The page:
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For the past 35 years, NAEP's long-term trend assessments have documented trends in the academic achievement of America's students. This indicator examines the changes in students' performance in reading and mathematics from the early 1970s through 2004.
Average scale scores represent the performance of 9-, 13-, and 17-year-olds in reading or mathematics averaged across the nation. Student performance is summarized on a 0-500 scale for both reading and mathematics, where the different points on the scale represent what students know and can do at a given point in time. The line graphs below are provided to depict student performance on this scale across the years in both subject areas. The average scale score attained by students in each assessment year is indicated on the graph. The average scores for years prior to 2004 are highlighted with an asterisk (*) when the score is significantly higher or lower than the average score in 2004.
For nine-year-olds, the average reading score at age 9 was higher in 2004 than in any previous assessment year (figure 1). For thirteen-year-olds, the average score at age 13 was higher in 2004 than in 1971, but not measurably different from the average score in 1999 (figure 1). For seventeen-year-olds, between 1999 and 2004, average reading scores at age 17 showed no measurable changes. The average score in 2004 was similar to that in 1971 (figure 1).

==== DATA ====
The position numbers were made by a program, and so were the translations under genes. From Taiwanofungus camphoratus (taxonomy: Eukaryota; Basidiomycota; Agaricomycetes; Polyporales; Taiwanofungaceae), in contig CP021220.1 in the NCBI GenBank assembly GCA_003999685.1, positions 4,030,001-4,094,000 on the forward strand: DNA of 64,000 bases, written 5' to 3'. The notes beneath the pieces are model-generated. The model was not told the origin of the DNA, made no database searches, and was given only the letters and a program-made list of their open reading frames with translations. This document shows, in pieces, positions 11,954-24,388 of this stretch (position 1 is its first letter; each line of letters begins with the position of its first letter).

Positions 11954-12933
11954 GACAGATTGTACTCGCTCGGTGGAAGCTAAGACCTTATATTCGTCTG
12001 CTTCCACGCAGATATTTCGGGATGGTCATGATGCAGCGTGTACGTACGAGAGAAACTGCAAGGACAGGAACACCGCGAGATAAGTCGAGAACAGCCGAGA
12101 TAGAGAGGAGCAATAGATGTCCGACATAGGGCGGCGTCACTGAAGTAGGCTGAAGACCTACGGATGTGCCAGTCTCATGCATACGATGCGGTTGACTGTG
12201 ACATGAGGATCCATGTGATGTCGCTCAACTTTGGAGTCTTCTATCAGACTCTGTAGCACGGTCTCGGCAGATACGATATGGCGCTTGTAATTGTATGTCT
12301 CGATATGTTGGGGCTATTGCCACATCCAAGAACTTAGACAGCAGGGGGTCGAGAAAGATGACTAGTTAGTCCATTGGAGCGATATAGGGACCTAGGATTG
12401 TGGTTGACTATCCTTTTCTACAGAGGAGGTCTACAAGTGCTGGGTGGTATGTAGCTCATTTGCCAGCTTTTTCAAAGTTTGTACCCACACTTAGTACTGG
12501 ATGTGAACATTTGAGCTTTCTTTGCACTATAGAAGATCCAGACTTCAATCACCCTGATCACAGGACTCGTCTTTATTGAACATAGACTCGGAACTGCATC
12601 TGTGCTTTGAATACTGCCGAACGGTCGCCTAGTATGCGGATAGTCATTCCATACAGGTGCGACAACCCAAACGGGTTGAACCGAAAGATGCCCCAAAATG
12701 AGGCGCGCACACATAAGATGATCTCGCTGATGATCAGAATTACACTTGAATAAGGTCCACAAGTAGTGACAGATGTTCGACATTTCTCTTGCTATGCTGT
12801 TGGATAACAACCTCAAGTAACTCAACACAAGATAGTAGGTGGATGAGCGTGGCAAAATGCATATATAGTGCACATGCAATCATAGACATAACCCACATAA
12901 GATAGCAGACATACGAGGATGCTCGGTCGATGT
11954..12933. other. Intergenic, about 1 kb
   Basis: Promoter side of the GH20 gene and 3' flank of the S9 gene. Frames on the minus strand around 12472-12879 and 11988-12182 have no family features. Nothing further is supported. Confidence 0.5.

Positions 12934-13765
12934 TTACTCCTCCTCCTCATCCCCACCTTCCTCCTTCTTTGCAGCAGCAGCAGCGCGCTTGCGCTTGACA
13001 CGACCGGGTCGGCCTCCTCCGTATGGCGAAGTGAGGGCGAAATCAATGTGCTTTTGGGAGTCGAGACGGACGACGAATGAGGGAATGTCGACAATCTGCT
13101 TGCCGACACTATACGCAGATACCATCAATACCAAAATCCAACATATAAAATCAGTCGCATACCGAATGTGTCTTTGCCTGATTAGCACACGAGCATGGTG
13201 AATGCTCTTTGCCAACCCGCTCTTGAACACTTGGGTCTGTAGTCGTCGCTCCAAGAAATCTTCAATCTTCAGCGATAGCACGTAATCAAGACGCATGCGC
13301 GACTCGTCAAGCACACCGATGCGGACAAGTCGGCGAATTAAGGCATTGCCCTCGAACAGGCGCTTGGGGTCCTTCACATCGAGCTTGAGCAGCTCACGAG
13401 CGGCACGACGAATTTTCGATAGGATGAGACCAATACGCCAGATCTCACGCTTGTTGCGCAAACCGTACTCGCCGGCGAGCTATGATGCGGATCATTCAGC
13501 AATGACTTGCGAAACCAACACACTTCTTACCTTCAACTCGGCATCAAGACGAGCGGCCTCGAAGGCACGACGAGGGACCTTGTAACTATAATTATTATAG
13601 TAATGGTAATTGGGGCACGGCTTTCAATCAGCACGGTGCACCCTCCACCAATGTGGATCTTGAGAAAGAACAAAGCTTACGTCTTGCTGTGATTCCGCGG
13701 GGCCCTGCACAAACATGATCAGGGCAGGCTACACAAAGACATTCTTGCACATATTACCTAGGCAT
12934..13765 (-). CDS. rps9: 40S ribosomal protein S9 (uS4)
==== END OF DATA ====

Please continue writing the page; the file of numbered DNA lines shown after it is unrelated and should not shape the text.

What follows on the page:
The differences in scores for White and Black students have decreased between the first (1971) and the most recent (2004) assessments across all three ages, although White students scored higher on average than Black students at each age level in 2004 (not shown, see figure 3-2 in NAEP 2004 Trends in Academic Progress).
For nine-year-olds, the average score at age 9 was higher in 2004 than in any previous year—up 9 points from 1999 and 22 points from 1973 (figure 2). For thirteen-year-olds, the average score in 2004 was higher than in any other assessment year. The 5- point increase between 1999 and 2004 resulted in an average score in 2004 that was 15 points higher than the average score in 1973 (figure 2). For seventeen-year-olds, the average score was not measurably different from the average score in 1973 or 1999 (figure 2).
The differences in average-scores for White and Black students at all ages decreased between the first (1973) and the most recent (2004) assessments in mathematics, although White students continued to outperform Black students in 2004 (not shown, see figure 3-6 in NAEP 2004 Trends in Academic Progress).